All of Lolly’s brothers came home from the wars struggling to cope with the violence they had seen or participated in.
“My older brother Gilbert, he was in the Army,” she says. “My second oldest brother, Wilfred, he was in the Army. He used to have a heart trouble, and they sent him home. My youngest brother, one I was next to, Virgil, he was in the Marines. He was in Vietnam twice. He went back. He came out the service. He says, ‘There’s nothing out here [in civilian life],’ and he signed up, and they sent him right back. He drunk himself to death I guess. My older brother, he died too, because of the liver. Mostly all my brothers were drunk.”
On May 13, 1975, Lolly’s 7-year-old daughter complained that her throat hurt and she could not swallow. Lolly rushed her to a hospital, and the child died there.
“What time of the night was that?” I ask.
“Oh,” she says, “that gotta be like 1 or 2 in the morning.”
“I got up like it was a new day,” she says. “Like everything, like the sun just came up, you know, and everything was all right, my nerves calmed on down.”
“I took other people’s kids,” Lolly says. “My house, this is the quiet house I’ve ever had. This house is quiet compared to where I used to live at. Because, I never know, I wake up in the morning and come downstairs I never know who is in my house. I always have family move in, and they weren’t paying no rent. No nothing. I did everything for myself. I used to go junking, and I used to have little yard sales. I raised my brother Robin. … [My sister-in-law] had a daughter, and her daughter had four kids. I raised them from 1993 to going on 1997. Four boys. It was all in my house. I had six at the time. I was a baby sitter to two other kids. The young man that was here, I had him off and on since he was three days old. I raised him and his brother. His grandmother had custody of him. She sent for me and I went to see her. She had cancer. She asked will I raise them, and I said yeah. I rode over in the morning, come home, I would go by the house, get the kids, I would feed her dinner, nobody was there to help her. I would feed her dinner and everything, wash her clothes, do the dishes, all that. I’d take the boys, bring them home, help with the homework, wash their clothes at my house, hang their clothes. Next morning at 5 o’clock I would get them boys up, get them dressed.”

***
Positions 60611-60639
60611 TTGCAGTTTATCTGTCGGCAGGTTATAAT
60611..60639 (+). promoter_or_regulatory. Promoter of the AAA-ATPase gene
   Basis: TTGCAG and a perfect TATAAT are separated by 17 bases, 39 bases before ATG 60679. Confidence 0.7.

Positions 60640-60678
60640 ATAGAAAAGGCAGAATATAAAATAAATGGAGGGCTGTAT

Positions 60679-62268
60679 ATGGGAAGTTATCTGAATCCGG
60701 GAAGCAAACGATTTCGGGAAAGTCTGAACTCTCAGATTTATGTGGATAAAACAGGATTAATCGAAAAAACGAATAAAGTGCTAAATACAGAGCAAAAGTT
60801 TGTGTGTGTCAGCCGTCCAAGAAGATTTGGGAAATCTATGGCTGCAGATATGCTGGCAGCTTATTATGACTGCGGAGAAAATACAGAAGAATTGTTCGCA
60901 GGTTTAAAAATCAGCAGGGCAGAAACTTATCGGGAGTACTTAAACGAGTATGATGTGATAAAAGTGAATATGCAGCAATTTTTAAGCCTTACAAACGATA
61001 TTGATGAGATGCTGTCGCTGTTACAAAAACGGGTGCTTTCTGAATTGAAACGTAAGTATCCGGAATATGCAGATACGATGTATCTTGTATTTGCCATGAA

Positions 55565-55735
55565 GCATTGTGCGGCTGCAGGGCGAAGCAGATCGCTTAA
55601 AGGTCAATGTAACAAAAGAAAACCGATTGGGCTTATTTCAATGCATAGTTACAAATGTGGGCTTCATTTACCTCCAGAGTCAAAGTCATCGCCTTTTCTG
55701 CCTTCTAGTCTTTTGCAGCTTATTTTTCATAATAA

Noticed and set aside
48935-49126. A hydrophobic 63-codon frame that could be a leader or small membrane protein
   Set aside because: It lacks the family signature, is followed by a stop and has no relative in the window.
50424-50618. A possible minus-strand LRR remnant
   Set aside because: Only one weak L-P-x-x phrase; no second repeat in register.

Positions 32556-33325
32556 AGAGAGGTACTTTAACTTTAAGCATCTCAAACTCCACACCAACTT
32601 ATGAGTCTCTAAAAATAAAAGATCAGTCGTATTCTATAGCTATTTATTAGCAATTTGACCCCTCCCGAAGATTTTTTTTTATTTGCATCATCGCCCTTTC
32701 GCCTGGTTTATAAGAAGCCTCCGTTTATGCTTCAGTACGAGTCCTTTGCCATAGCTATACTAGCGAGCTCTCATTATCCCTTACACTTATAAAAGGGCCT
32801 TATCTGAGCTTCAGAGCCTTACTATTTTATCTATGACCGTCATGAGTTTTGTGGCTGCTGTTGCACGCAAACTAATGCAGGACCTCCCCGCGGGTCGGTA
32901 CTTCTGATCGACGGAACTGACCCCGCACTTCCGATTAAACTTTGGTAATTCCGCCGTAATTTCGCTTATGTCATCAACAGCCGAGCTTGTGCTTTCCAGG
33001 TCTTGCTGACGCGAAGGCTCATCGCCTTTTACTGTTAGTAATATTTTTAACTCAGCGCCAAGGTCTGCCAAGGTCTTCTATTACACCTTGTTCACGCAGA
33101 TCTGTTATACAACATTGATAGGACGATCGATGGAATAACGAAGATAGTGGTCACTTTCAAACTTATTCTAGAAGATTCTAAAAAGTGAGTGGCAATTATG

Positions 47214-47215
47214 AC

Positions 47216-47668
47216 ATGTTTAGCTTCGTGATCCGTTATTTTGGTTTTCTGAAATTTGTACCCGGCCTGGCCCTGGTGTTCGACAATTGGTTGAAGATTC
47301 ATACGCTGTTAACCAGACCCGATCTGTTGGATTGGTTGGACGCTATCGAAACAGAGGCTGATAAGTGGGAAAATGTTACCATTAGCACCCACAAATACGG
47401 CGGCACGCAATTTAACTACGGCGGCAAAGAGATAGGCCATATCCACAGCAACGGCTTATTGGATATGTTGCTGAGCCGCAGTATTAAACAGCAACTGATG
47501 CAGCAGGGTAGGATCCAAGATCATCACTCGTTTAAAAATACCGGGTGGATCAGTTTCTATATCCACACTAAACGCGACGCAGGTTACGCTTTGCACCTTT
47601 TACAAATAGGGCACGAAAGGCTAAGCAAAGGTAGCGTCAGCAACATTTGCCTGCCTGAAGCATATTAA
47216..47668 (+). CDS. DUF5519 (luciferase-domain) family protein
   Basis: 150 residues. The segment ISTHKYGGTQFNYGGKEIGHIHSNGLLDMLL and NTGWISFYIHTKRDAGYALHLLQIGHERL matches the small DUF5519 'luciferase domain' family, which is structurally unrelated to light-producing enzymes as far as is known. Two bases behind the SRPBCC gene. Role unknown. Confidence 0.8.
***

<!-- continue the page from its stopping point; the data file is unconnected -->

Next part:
Camden fell into grim decline in the 1960s as industries that had once provided employment, including a shipyard that at its height provided 36,000 jobs, packed up and left. The riots in August 1971 dealt Camden a near-fatal blow. The word spread among African-Americans as the city erupted that they should hang something red in their windows if they wanted their homes spared from arson attacks. Lolly immediately informed her white neighbors to hang red in their windows to save their homes.
“My brother came into the house, and told me, put red in the window because they’re going to firebomb the house,” Lolly says. “I said, ‘Oh my goodness! Oh, my goodness!’ I went across the street and I told my friend Gigi, ‘Look, y’all gotta put some red in the window.’ I said, ‘Y’all can’t tell nobody where you heard from, because they gonna kill me, you know.’ So they put [up a] red Christmas sock. I put my brother’s red underwear. I go tape [it] in my window, tape in my window.”
“Stores moved out” in the aftermath of the riots, Lilly says. “J.C. Penney left. … Five-and-10 closed up downtown. … All the supermarkets, we had Acme, we have an Acme no more.”
“Everything is gone,” she adds. “Camden went downhill.”